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Math Help - Compactness; show inf is achieved

  1. #1
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    Compactness; show inf is achieved


    ===================================


    I don't really understand the hint in part a (actually I'm confused). HOW can we find such sequences x_n and y_n? And how can we find a subsequence x_{n_k} that converges?

    Any help is appreciated!


    [note: also under discussion in math link forum]
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  2. #2
    MHF Contributor Drexel28's Avatar
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    Quote Originally Posted by kingwinner View Post

    ===================================


    I don't really understand the hint in part a (actually I'm confused). HOW can we find such sequences x_n and y_n? And how can we find a subsequence x_{n_k} that converges?

    Any help is appreciated!


    [note: also under discussion in math link forum]
    What have you tried mon capitain?
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  3. #3
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    I am not sure how to begin because I don't know how to FIND x_n and y_n? Do we need to produce an actual concrete example for which d(xn,yn)->d(X,Y)? Or can we just say such sequences exist?

    Also, since X is compact, and by definition we know there EXISTS a convergence subsequence x_nk whose limit lies in X., isn't it? But then the hint asks us to FIND such a subsequence, why?? What does that mean? Don't we know such a subsequence x_nk already exists by definition?

    Can someone help me, please?
    Last edited by kingwinner; February 22nd 2010 at 11:52 PM.
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  4. #4
    MHF Contributor Drexel28's Avatar
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    This is a lot harder than I initially thought. The idea behind the following is that this is obvious if Y is bounded, and if it isn't we can "erase" the parts that are far enough away from X to be ignored.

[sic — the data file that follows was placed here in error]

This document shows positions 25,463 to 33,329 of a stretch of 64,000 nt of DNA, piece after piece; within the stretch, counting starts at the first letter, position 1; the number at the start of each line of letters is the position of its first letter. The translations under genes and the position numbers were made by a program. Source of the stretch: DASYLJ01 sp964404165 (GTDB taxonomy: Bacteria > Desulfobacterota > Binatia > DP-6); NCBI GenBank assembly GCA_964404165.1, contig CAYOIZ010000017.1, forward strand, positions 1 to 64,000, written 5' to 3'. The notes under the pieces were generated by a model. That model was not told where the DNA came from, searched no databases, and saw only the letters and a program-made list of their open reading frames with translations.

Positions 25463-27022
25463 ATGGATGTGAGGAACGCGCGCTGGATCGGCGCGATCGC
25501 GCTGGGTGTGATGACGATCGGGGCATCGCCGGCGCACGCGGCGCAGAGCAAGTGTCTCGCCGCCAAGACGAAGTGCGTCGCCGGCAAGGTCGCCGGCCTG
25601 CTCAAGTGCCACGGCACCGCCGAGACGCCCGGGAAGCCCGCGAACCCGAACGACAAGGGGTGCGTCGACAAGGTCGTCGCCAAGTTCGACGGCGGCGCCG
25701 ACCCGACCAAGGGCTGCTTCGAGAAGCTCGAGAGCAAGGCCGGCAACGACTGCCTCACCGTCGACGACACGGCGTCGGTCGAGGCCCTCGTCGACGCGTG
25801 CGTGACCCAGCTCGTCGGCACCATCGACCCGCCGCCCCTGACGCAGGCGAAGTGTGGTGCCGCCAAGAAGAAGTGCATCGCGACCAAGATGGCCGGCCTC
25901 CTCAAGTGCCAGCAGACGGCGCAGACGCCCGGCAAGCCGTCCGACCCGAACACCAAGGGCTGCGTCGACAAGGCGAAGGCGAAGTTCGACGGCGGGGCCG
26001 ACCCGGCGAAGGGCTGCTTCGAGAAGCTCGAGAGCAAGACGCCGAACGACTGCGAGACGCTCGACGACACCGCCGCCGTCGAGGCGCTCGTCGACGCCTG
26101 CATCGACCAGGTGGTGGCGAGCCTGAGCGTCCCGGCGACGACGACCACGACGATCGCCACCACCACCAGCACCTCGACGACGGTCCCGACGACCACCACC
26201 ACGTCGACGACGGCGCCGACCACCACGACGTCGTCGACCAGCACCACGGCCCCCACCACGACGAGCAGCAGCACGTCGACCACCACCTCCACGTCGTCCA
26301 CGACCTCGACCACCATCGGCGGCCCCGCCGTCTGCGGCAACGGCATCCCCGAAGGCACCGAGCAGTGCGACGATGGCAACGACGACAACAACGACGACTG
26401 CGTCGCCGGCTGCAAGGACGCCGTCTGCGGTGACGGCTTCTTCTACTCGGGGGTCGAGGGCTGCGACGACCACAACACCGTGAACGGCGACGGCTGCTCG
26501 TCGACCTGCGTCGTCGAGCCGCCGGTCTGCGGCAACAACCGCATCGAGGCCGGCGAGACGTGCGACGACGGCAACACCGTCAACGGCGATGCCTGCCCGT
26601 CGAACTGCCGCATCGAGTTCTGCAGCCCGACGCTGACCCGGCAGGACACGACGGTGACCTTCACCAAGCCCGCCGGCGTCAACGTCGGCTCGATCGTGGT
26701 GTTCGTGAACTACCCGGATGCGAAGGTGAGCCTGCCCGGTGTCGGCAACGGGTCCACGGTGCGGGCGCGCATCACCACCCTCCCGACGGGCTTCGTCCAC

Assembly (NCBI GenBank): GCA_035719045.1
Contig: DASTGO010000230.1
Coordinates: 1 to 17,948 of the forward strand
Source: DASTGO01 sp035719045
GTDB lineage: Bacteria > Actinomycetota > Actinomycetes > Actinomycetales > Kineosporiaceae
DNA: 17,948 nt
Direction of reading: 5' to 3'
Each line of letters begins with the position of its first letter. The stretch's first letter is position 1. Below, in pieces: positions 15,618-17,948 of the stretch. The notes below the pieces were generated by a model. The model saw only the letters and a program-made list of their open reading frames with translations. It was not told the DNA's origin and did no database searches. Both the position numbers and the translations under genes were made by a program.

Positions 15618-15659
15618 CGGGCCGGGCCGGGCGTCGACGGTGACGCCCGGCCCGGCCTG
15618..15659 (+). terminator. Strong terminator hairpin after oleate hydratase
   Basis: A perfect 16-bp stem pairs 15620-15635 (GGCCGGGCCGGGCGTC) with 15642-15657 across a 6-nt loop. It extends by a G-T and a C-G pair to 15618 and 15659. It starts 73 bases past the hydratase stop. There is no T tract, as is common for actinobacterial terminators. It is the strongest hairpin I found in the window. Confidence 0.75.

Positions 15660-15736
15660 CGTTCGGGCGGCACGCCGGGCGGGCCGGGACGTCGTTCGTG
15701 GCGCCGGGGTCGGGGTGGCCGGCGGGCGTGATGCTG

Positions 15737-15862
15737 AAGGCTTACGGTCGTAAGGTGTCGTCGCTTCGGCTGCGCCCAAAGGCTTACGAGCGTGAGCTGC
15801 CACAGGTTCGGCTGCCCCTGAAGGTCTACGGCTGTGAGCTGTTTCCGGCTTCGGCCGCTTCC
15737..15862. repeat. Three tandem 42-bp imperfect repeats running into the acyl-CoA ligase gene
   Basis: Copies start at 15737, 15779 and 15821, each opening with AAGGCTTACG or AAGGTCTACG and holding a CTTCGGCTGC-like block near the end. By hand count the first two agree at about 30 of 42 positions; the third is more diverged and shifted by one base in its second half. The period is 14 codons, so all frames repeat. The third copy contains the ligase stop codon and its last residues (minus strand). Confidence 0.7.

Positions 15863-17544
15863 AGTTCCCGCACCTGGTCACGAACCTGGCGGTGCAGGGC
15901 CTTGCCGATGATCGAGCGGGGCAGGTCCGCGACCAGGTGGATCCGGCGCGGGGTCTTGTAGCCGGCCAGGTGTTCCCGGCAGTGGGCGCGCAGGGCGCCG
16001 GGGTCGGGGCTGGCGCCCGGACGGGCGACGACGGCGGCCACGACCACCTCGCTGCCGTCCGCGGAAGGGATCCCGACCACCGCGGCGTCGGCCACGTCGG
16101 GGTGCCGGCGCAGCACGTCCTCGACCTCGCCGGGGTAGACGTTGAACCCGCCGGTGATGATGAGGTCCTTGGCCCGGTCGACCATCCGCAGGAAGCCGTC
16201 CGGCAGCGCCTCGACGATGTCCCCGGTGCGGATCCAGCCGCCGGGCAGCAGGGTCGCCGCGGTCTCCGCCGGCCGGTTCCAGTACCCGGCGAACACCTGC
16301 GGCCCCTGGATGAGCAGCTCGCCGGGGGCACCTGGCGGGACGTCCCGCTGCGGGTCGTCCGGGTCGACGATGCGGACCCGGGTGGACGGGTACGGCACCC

So, we know that X is compact and thus totally bounded (specifically bounded). Thus, X\subseteq \left\{\bold{x}\in\mathbb{R}^n:\|\bold{x}\|\leqsla  nt M\right\} for some constant M. Let N=\left\{\bold{x}\in\mathbb{R}^n:\|\bold{x}\|\leqs  lant M+d(X,Y)+1\right\}. This is a compact subspace of \mathbb{R}^n and so G\cap N=K is compact (since the intersection of a compact set and a closed set is compact). Now, we next claim that d(E,G)=d(E,K), but I leave this for you to prove. Thus, we must merely show that d(E,G)=d(E,K)=d(e,k) for some e\in E,k\in K. To do this we note that since G,K are compact that G\times K is compact by Tychonoff's theorem. Also, it is clear that d:G\times K\mapsto\mathbb{R} is continuous and so it assumes it's minimum on G\times K and the conclusion follows.
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  5. #5
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    Quote Originally Posted by Drexel28 View Post
    This is a lot harder than I initially thought. The idea behind the following is that this is obvious if Y is bounded, and if it isn't we can "erase" the parts that are far enough away from X to be ignored.

    So, we know that X is compact and thus totally bounded (specifically bounded). Thus, X\subseteq \left\{\bold{x}\in\mathbb{R}^n:\|\bold{x}\|\leqsla  nt M\right\} for some constant M. Let N=\left\{\bold{x}\in\mathbb{R}^n:\|\bold{x}\|\leqs  lant M+d(X,Y)+1\right\}. This is a compact subspace of \mathbb{R}^n and so G\cap N=K is compact (since the intersection of a compact set and a closed set is compact). Now, we next claim that d(E,G)=d(E,K), but I leave this for you to prove. Thus, we must merely show that d(E,G)=d(E,K)=d(e,k) for some e\in E,k\in K. To do this we note that since G,K are compact that G\times K is compact by Tychonoff's theorem. Also, it is clear that d:G\times K\mapsto\mathbb{R} is continuous and so it assumes it's minimum on G\times K and the conclusion follows.
    hmm...I don't have enough background to understand your proof...there are concepts and theorems that I've never seen...Thanks though...

    But I have some ideas regarding the method suggested in the hint:
    d(xnk,ynk) is convergent, hence bounded
    Since X is bounded, d(xnk,0) is bounded
    With this and the triangle inequality, I think we can show that (ynk) is bounded, and so it has a convergent subsequence.
    But I can't figure out the other parts of this proof...


    Any ideas about part b of this problem? I don't know how to construct a counterexample...
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